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Shell Canada considering siting cellulosic ethanol plant in Manitoba

Central Plains Herald-Leader. Shell Canada is considering establishing a cellulosic ethanol plant, based on Iogen technology, in the Portage la Prairie area in the central plains of Manitoba, Canada.

At the current time, there are a number of steps to go through to see whether the project can go ahead. Jeff Gabert, who is the communications representative for Shell based out of Calgary, said the area was considered since there is a good location for straw, which is used in the biofuel production. He added only the unusable part of the straw material would be used in the production.

...An environmental assessment stil needs to be done as part of the steps to see whether the project can go ahead.



Some of the dilute-acid hyrolysis schemes use water at 250°C or so, which is well within the capability of a pressurized-water reactor to supply. The product streams are 5-carbon sugars from hemicellulose, 6-carbon sugars from cellulose, and lignin.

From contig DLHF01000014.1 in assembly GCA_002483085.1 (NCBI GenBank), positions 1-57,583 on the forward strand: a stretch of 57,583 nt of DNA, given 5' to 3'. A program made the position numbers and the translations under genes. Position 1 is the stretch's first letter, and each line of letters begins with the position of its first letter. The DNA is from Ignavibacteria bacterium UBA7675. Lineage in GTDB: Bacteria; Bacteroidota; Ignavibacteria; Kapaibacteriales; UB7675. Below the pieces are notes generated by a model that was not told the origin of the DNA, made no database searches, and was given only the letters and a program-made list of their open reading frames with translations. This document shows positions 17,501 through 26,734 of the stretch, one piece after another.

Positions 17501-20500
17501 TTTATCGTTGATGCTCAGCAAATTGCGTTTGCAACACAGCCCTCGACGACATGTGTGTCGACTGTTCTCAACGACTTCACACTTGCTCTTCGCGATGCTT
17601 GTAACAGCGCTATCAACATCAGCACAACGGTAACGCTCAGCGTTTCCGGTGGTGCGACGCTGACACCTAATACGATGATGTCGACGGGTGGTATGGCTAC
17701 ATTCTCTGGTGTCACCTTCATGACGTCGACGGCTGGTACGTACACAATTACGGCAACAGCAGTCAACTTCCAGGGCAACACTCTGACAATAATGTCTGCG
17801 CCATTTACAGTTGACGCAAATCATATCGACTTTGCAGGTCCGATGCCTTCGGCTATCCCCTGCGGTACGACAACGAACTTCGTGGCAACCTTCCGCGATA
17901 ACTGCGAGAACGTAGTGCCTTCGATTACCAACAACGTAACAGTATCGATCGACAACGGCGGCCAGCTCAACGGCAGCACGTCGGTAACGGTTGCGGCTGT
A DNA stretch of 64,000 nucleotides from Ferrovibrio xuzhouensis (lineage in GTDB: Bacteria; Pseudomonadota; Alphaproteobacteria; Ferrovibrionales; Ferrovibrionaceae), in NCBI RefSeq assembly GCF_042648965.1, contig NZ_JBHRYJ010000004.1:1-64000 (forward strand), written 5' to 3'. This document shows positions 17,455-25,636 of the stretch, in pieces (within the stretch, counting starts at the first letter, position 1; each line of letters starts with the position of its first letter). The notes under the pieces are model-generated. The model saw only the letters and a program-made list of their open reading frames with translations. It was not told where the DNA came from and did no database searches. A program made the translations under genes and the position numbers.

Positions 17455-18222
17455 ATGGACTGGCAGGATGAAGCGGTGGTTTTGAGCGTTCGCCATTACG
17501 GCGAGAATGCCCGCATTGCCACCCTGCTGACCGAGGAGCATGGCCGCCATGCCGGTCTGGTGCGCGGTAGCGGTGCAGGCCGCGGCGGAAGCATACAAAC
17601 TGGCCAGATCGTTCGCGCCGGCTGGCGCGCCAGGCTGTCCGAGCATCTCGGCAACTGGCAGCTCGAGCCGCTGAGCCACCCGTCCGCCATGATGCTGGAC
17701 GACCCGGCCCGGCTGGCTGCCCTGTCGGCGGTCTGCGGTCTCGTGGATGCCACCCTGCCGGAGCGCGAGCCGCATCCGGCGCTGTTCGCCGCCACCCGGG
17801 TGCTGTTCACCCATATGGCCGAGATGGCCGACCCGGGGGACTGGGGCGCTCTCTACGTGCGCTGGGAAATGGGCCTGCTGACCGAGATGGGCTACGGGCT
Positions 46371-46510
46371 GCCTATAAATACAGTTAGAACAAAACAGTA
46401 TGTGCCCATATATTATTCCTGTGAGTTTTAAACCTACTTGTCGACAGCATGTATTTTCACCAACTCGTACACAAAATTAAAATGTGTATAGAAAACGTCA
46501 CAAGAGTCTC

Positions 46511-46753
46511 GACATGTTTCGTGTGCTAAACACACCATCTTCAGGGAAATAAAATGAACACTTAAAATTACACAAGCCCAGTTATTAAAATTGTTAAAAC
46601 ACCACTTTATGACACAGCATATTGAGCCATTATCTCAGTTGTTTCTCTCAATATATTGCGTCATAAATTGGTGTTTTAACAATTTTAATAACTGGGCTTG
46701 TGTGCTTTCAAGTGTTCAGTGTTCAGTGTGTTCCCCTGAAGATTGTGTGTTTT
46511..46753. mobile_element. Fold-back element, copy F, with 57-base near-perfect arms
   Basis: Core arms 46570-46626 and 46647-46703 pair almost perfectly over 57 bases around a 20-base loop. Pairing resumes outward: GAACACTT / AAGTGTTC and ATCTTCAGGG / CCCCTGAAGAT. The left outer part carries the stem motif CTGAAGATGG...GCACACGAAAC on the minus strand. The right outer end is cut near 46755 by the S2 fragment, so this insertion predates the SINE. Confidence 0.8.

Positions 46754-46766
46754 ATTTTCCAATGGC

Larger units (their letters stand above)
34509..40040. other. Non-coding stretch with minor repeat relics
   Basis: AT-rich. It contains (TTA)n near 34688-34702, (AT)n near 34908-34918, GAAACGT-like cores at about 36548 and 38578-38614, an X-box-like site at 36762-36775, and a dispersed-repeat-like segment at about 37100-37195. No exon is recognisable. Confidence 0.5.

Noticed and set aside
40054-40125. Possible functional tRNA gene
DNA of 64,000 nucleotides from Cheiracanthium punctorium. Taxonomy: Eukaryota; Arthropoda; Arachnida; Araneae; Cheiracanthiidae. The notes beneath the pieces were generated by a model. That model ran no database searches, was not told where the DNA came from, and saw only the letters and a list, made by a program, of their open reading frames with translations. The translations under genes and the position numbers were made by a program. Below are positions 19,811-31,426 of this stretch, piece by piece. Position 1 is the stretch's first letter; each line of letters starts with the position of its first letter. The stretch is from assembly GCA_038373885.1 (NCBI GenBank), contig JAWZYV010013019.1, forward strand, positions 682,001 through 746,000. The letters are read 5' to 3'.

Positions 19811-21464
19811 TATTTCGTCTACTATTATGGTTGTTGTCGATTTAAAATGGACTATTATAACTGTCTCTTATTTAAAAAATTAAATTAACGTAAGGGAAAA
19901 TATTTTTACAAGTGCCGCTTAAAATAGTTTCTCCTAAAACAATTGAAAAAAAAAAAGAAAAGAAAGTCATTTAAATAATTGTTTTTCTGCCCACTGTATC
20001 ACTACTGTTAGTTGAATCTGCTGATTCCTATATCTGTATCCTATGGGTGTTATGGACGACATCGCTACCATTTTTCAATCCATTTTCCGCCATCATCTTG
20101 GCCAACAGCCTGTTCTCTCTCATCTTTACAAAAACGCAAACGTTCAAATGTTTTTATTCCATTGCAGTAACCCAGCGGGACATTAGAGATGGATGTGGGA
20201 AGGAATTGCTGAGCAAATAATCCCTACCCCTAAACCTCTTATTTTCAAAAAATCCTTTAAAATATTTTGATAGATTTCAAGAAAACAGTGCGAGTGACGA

Locating some mPower reactors out in grain country would give a potential source of cheap hot water during the off-peak hours. Low-pressure steam could run stills 24 hours a day. The CO2 from fermentation or other processing has a multitude of uses, not all of which go back to the atmosphere.

That's the real potential for biofuels: carbon-negative systems.


This is the only direction Shell can go if they want to stay in the liquid fuel business. Well, until the last leviathan quits buying petroleum fuel for their heavy lift vehicles. Which may be a while considering the old school attitude toward sustainable energy.

But the brilliant work of Miley, Mills, Focardi, Hagelstein et al, will put quick end to the need for oilco fossil fuel.

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